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How to Practice Self-Compassion to Combat Perfectionism

Updated: May 13

Whether it be from our friends, family, or broader community, we are bombarded on a constant basis by cues to be more than what we currently are. Although there is certainly adaptive utility in this, these pressures can make us painfully aware of our insufficiencies and lead to the development of perfectionism. Perfectionism, in and of itself, is not necessarily pathological. Healthy perfectionists establish and strive for realistic goals. In contrast, maladaptive perfectionists establish and strive for unrealistic goals while having a preoccupation with a fear of failure, excessive orderliness, and social admiration.¹ Research also suggests that maladaptive perfectionism may act as a precursor to depression.² Self-compassion, on the other hand, is a mode of being that is gaining popularity in academic circles as an effective countermeasure for maladaptive perfectionism.

Self-compassion can be understood as ‘being open to and moved by one’s own suffering, experiencing feelings of caring and kindness toward oneself, taking an understanding, nonjudgmental attitude toward one’s inadequacies and failures, and recognizing that one’s own experience is part of the common human experience.’³ Based on data collected from questionnaires measuring self-compassion,³ perfectionism,⁴⁻⁵ and depression,⁶⁻⁷ maladaptive perfectionists that scored high in self-compassion experienced fewer symptoms of depression compared to those that scored lower in the same construct.⁸ This suggests that it is perhaps not the presence of perfectionistic thoughts that leads to depression but the way in which one reacts to them that that does. The following paragraph provides an example of how you can practice self-compassion in your own life.

Say, for instance, you have made a New Year’s resolution to lose weight. You work out twice a week and abstain from your usual slice of chocolate cake after work but noticed upon weighing yourself this morning that you gained 2 pounds. A thought may arise in your head saying “I am never good enough.” You may respond by saying “that’s because you never try hard enough." In doing so, you are exacerbating the problem’s severity by conflating your sense of self with this single incident. Alternatively, you could think to yourself “failure is an inevitable part of life and does not define who I am. Let’s think back to what I did this week and see how I can improve.” In this instance, you recognize that failure is an experience shared by all which enables you to develop a healthy distance between your sense of self and your weight. This impersonal attitude allows you to more objectively assess the problem at hand and how you can overcome it.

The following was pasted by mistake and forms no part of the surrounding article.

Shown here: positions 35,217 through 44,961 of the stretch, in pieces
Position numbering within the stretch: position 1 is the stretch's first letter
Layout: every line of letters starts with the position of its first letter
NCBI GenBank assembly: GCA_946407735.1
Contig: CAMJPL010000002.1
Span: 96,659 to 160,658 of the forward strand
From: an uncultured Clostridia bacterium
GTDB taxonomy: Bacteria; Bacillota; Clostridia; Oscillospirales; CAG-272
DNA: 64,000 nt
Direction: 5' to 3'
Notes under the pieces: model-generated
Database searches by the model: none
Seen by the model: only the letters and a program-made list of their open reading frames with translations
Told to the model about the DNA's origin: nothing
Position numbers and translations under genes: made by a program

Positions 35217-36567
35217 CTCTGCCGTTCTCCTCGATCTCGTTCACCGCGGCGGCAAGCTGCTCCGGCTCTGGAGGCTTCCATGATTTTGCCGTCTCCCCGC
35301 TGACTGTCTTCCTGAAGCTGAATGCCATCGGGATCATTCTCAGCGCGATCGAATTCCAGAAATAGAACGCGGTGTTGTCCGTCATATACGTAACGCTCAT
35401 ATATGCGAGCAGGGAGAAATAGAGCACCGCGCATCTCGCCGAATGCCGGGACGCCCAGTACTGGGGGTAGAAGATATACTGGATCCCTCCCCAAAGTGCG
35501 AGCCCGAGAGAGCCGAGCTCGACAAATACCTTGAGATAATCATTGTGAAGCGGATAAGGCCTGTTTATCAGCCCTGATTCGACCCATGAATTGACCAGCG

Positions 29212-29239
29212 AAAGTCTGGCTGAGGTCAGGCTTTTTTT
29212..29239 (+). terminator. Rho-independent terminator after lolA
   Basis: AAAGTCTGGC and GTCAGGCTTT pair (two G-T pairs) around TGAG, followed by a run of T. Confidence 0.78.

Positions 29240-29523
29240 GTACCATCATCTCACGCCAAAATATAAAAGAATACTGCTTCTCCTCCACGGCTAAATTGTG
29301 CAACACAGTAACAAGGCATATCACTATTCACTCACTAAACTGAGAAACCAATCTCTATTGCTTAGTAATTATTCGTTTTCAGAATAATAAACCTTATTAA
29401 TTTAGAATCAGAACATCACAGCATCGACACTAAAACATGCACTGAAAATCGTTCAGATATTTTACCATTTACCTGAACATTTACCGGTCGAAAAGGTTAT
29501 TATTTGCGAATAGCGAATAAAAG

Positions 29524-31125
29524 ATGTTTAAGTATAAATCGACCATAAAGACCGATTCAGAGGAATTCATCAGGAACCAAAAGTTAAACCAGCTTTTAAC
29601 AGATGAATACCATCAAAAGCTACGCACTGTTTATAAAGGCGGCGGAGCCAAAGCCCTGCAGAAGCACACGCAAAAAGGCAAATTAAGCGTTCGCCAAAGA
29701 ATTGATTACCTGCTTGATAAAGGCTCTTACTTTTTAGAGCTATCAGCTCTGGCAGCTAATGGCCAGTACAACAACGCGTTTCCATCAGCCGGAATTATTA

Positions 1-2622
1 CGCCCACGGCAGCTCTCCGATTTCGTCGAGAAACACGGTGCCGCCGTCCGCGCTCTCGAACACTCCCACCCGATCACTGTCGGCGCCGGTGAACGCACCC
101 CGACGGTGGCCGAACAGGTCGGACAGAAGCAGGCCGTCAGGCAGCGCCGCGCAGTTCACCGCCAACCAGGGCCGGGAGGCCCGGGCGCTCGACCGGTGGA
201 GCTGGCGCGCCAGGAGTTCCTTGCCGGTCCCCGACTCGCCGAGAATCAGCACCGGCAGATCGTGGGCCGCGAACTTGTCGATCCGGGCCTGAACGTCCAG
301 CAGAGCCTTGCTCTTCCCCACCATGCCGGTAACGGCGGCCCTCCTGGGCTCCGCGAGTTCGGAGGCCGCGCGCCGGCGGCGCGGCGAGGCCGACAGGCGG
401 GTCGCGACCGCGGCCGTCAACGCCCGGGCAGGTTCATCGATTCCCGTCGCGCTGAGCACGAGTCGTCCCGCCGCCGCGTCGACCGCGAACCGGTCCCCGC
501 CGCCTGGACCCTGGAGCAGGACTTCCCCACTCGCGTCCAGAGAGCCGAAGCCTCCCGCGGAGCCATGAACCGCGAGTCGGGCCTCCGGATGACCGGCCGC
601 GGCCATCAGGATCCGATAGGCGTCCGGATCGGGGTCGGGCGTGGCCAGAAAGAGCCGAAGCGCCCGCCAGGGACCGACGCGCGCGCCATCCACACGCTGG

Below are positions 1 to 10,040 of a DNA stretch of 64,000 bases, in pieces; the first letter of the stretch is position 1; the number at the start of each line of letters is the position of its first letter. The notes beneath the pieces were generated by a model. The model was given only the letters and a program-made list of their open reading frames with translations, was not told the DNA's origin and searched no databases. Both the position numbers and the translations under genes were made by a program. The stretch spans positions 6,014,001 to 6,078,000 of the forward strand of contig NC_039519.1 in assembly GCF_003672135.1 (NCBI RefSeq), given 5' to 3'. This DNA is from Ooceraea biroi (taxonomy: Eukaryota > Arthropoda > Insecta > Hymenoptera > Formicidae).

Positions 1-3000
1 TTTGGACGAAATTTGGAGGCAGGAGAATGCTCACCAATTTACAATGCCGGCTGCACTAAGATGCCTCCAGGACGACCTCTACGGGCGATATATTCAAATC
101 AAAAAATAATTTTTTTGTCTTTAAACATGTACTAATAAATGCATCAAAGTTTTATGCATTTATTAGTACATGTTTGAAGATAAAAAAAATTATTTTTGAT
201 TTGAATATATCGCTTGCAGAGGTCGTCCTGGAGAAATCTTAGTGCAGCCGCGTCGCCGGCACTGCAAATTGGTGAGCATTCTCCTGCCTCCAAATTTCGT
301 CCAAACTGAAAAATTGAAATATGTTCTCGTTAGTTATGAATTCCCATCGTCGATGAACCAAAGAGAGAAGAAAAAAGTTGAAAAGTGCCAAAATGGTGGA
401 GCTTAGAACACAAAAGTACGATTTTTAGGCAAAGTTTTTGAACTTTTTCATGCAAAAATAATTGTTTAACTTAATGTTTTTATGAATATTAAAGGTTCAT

1. Adler, A. (1956). The neurotic disposition. In H. L. Ansbacher & R. R. Ansbacher (Eds.), The individual psychology of Alfred Adler (pp. 239-262). New York: Harper.

  2. Sherry, S. B., Nealis, L. J., Macneil, M. A., Stewart, S. H., Sherry, D. L., & Smith, M. M. (2013). Informant reports add incrementally to the understanding of the perfectionism–depression connection: Evidence from a prospective longitudinal study. Personality and Individual Differences, 54(8), 957–960.

  3. Neff, K. D. (2003). The development and validation of a scale to measure self-compassion. Self and Identity, 2(3), 223–250.

  4. Flett, G. L., Hewitt, P. L., Besser, A., Su, C., Vaillancourt, T., Boucher, D., & Gale, O. (2016). The child–adolescent perfectionism scale: Development, psychometric properties, and associations with stress, distress, and psychiatric symptoms. Journal of Psychoeducational Assessment, 34(7), 634–652.

  5. Frost, R.O., Marten, P., & Lahart, C. (1990). The dimensions of perfectionism. Cognitive Therapy and Research, 14, 449–468.

  6. Sharp, C., Goodyer, I. M., & Croudace, T. J. (2006). The short mood and feelings questionnaire (SMFQ): A unidimensional item response theory and categorical data factor analysis of self-report ratings from a community sample of 7-through 11-year-old children. Journal of Abnormal Child Psychology, 34(3), 365–377.

  7. Lovibond, S. H., & Lovibond, P. F. (1995). Manual for the depression anxiety stress scales (2nd ed.). Sydney, N.S.W: Psychology Foundation of Australia.

  8. Ferrari, M., Yap, K., Scott, N., Einstein, D. A., & Ciarrochi, J. (2018). Self-compassion moderates the perfectionism and depression link in both adolescence and adulthood. PloS One, 13(2).

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